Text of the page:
Carmack's enthusiasm built as he talked about just how much id wants to give away with the game, but when I asked him if all of this was a certainty, he grew a little somber.

"It's the old business issue about how many of your rights do you give away," Carmack says, "and it involves a lot of really thorny issues. You can say, 'Well, we want little guys to be able to do this, we just don't want someone going out and making ten million bucks doing something based on our work,' but there's no real way you can do that. If you don't enforce your copyrights against little people, then the big people say 'Look, you've relinquished your rights because you haven't enforced it on them.'"

It's a problem with which id is all too familiar, thanks to the countless WAD files gamers have created to add homemade levels to Doom.

"With the Doom WADs, our attitude was 'go ahead, have a blast, knock yourself out – we want people who've paid for the game to have as good a time as possible – but you can't do this for profit.' So we weren't letting people sell their WAD files, but they could be freely distributed. Then people started making these collection discs that had all the WADS – D-Zone has made many millions of dollars on them."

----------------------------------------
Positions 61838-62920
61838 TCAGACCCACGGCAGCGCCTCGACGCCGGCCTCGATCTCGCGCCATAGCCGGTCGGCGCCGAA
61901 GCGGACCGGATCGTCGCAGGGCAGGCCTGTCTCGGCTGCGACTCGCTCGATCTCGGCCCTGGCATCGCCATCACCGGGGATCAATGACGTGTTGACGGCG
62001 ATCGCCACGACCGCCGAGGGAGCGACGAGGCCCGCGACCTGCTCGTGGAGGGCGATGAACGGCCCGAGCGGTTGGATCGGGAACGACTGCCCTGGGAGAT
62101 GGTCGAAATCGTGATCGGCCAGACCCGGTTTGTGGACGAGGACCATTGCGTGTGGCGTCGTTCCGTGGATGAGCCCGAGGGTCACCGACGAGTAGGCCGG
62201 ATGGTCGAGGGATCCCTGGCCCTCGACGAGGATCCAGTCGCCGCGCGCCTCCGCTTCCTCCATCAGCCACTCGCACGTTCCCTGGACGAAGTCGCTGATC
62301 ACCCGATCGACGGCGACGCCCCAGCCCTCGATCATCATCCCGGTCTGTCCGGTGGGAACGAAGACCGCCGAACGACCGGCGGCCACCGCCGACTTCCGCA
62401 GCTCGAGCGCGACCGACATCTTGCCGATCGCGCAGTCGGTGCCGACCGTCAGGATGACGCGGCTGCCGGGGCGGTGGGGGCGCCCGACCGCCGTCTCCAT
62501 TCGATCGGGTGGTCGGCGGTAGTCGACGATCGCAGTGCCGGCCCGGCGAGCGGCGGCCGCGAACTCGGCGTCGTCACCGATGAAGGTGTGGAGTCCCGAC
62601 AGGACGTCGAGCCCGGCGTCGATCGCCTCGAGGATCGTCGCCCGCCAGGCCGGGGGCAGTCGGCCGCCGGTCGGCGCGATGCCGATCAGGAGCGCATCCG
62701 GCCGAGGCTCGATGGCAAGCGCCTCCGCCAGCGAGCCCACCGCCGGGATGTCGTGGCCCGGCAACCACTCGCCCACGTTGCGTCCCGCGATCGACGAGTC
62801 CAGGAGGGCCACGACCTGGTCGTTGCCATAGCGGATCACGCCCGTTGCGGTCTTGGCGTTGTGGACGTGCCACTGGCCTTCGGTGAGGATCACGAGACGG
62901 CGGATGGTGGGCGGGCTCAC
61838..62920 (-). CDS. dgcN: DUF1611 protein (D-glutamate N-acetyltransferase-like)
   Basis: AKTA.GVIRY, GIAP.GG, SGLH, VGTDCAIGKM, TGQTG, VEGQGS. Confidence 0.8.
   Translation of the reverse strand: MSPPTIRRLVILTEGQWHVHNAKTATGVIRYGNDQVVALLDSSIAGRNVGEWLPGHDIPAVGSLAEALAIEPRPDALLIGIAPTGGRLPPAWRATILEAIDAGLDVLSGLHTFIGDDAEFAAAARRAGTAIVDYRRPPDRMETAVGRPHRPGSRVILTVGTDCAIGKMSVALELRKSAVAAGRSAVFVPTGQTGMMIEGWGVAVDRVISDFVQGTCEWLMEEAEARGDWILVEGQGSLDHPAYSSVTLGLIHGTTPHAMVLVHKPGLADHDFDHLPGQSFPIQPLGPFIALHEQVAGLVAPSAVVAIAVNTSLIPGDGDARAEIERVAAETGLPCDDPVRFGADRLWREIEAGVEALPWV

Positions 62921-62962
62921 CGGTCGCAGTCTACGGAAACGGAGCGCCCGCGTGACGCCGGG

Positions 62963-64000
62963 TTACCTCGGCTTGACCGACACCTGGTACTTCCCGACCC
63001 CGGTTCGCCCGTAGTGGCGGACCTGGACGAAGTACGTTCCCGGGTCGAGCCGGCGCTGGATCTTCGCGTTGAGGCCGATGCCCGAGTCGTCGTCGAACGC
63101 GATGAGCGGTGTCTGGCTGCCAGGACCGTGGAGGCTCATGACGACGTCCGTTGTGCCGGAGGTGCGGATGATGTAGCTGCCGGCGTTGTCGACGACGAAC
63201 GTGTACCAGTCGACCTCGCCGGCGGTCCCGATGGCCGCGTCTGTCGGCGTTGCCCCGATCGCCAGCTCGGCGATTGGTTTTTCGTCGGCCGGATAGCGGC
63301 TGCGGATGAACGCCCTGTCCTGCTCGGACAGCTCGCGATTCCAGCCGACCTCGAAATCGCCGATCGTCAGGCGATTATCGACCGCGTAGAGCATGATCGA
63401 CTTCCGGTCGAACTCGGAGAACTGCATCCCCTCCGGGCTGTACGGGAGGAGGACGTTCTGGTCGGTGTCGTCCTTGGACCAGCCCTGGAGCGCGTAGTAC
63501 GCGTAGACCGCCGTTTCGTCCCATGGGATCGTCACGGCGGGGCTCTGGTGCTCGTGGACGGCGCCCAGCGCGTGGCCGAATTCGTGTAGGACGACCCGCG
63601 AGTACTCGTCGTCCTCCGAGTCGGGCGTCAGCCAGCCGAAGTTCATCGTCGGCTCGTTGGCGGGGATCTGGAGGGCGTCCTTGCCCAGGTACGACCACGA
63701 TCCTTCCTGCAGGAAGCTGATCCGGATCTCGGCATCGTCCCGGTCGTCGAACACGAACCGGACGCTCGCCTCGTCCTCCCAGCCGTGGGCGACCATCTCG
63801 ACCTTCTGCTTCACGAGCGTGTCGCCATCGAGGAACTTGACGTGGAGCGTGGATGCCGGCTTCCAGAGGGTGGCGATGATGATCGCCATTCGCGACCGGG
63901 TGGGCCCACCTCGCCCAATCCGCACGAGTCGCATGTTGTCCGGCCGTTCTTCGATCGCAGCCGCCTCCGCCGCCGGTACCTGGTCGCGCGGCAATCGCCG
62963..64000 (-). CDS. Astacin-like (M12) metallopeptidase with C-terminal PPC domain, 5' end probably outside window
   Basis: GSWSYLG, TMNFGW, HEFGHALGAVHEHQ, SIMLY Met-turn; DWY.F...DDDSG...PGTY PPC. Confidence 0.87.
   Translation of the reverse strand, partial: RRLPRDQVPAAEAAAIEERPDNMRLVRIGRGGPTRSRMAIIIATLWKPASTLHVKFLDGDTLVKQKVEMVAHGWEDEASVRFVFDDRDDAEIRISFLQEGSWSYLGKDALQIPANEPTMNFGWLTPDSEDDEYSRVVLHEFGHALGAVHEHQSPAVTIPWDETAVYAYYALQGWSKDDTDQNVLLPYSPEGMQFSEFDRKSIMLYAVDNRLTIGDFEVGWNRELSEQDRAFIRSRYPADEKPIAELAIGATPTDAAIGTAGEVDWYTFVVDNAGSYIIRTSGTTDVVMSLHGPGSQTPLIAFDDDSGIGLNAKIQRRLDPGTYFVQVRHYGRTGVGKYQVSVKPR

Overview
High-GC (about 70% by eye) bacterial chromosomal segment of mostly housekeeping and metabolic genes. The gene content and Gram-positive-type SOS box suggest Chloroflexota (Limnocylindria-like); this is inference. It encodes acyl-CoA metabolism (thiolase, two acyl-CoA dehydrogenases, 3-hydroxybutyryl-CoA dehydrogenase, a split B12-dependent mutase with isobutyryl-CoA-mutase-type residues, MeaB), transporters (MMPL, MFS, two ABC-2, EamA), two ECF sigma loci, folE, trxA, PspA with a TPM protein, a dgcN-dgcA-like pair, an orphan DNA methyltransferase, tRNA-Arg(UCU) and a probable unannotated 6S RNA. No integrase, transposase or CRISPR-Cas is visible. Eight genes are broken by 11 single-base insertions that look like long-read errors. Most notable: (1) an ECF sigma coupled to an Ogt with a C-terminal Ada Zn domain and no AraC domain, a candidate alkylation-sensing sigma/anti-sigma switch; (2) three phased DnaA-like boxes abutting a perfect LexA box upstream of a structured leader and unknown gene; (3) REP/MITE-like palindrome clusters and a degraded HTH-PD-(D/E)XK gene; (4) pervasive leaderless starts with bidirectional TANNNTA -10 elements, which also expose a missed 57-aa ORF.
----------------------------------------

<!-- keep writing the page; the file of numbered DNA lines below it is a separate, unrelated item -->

Because of the intense concentration on making Quake the network game of choice for the growing legions of multiplayer fans, the issue of third parties reselling WADs takes a back seat to another business issue – the question of network licensing. Carmack says "the major debate [at id] is over network stuff. One option we're considering is to give out an eight-user network license with the game, but if you want to do some monster 64-user line or AOL-size Quake server, you have to get a specific license from us."

The Wait Begins…

Almost without a word, Carmack rose and headed back to his office to continue work on Quake. As he left, Wilbur walked into the room, and I asked him when Quake would be released.

"It's on the same schedule as all our products: We plan to release it when it's finished," Wilbur said with a laugh. "That way, we never miss a ship date."

But both Carmack and Wilbur think that Quake should be ready in time for Christmas – and if it is, it's going to be one hell of a present to millions of gamers around the world.